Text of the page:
Advanced Search
MyIDEAS: Login to save this paper or follow this series

One Europe or Several? Causes and Consequences of the European Stagnation

Contents:

Author Info

  • Jan Fagerberg

    (TIK, University of Oslo; IKE, Aalborg University; CIRCLE, Lund University)

  • Bart Verspagen

    (UNU-MERIT and Maastricht University)

Abstract

The European Economy is currently in a slump, the worst since the 1930s. Although this is often seen as a consequence of the financial crisis that hit the capitalist world in 2007-8, we argue that many of the problems that Europe faces today have long term roots to do with the fact that Europe consists of countries with quite different dynamics and capacities for adapting to changes in the global (and European) economic environment. We start by comparing Europe’s growth performance to that of other parts of the world, and then consider some popular but arguably erroneous explanations of the present crisis. Subsequently, we delve into the development of the external balances of various European countries. This leads to the identification of three European “archetypes”, characterized by different adaptability and performance, i.e., the North, the South and the East. We explore the consequences of globalization and European economic integration for the economic performance of these different country groups. The effects have been quite asymmetric; the Southern countries in particular have benefited little if at all. Finally, we summarise the lessons from the analysis and consider the implications for policy. What is needed is a European growth policy, properly adapted to the different capacities across Europe, that places the welfare of the European population as a whole at the center.

Download Info

If you experience problems downloading a file, check if you have the proper application to view it first. In case of further problems read the IDEAS help page. Note that these files are not on the IDEAS site. Please be patient as the files may be large.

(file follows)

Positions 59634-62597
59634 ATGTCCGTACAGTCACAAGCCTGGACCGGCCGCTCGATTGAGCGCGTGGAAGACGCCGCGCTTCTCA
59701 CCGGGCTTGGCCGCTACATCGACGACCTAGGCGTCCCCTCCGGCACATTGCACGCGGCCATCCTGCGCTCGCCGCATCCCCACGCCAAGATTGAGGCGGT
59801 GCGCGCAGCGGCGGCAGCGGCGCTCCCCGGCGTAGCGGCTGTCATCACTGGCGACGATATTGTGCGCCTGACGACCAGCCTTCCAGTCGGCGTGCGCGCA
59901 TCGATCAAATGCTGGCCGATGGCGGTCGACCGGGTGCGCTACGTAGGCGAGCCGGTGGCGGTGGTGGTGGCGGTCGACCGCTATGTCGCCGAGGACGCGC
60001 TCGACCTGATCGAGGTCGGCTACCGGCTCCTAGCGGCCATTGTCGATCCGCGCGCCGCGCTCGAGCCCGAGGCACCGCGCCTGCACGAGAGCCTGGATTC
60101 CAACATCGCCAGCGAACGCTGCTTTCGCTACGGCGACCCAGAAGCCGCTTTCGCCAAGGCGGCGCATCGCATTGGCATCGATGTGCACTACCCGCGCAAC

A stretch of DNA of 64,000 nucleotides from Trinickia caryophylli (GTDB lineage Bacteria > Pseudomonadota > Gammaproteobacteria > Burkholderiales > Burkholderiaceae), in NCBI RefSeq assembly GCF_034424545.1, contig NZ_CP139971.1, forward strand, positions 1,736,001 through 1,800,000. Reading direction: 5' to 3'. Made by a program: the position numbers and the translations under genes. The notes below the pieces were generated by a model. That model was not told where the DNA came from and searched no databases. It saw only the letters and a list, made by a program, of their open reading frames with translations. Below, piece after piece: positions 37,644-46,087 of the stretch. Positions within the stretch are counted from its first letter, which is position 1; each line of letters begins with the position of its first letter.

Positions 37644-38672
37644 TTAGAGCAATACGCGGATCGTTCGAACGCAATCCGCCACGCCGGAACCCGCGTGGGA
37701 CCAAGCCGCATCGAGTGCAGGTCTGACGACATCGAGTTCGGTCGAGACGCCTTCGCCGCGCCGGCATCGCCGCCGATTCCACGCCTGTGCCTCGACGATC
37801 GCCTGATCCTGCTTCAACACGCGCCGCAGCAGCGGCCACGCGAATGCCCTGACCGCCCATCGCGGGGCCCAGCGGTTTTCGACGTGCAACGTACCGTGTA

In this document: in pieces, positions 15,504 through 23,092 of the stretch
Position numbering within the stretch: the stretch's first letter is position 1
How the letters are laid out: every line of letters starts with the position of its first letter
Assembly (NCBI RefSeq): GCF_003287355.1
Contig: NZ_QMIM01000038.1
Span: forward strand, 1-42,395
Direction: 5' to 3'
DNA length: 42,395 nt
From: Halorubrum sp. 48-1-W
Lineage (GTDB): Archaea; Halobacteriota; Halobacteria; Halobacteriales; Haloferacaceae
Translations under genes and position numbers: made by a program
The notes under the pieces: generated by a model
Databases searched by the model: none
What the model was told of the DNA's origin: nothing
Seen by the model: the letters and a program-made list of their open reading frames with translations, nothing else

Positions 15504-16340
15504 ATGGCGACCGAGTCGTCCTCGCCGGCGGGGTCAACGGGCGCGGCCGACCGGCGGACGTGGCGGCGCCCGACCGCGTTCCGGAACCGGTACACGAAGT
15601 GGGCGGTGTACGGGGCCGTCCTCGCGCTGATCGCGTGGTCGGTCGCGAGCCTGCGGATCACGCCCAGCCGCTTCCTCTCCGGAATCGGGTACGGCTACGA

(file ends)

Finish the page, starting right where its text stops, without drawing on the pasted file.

File URL: http://www.sv.uio.no/tik/InnoWP/tik_working_paper_20140410.pdf
Download Restriction: no

Bibliographic Info

Paper provided by Centre for Technology, Innovation and Culture, University of Oslo in its series Working Papers on Innovation Studies with number 20140410.

as in new window
Length: 29 pages
Date of creation: Apr 2014
Date of revision:
Handle: RePEc:tik:inowpp:20140410

Contact details of provider:
Postal: Postboks 1108 Blindern N-0317 Oslo
Phone: 22 84 16 00
Fax: : 22 84 16 01
Email:
Web page: http://www.tik.uio.no/Innovation
More information through EDIRC

Related research

Keywords:

Other versions of this item:

Find related papers by JEL classification:

This paper has been announced in the following NEP Reports:

References

References listed on IDEAS
Please report citation or reference errors to , or , if you are the registered author of the cited work, log in to your RePEc Author Service profile, click on "citations" and make appropriate adjustments.:
as in new window
  1. Johnson, Robert C. & Noguera, Guillermo, 2012. "Accounting for intermediates: Production sharing and trade in value added," Journal of International Economics, Elsevier, Elsevier, vol. 86(2), pages 224-236.
  2. Abramovitz, Moses, 1986. "Catching Up, Forging Ahead, and Falling Behind," The Journal of Economic History, Cambridge University Press, Cambridge University Press, vol. 46(02), pages 385-406, June.
Full references (including those not matched with items on IDEAS)

Citations

Lists

This item is not listed on Wikipedia, on a reading list or among the top items on IDEAS.

Statistics

Access and download statistics

Corrections

When requesting a correction, please mention this item's handle: RePEc:tik:inowpp:20140410. See general information about how to correct material in RePEc.

For technical questions regarding this item, or to correct its authors, title, abstract, bibliographic or download information, contact: (H&kon Normann).

If you have authored this item and are not yet registered with RePEc, we encourage you to do it here. This allows to link your profile to this item. It also allows you to accept potential citations to this item that we are uncertain about.

If references are entirely missing, you can add them using this form.

If the full references list an item that is present in RePEc, but the system did not link to it, you can help with this form.

If you know of missing items citing this one, you can help us creating those links by adding the relevant references in the same way as above, for each refering item. If you are a registered author of this item, you may also want to check the "citations" tab in your profile, as there may be some citations waiting for confirmation.

Please note that corrections may take a couple of weeks to filter through the various RePEc services.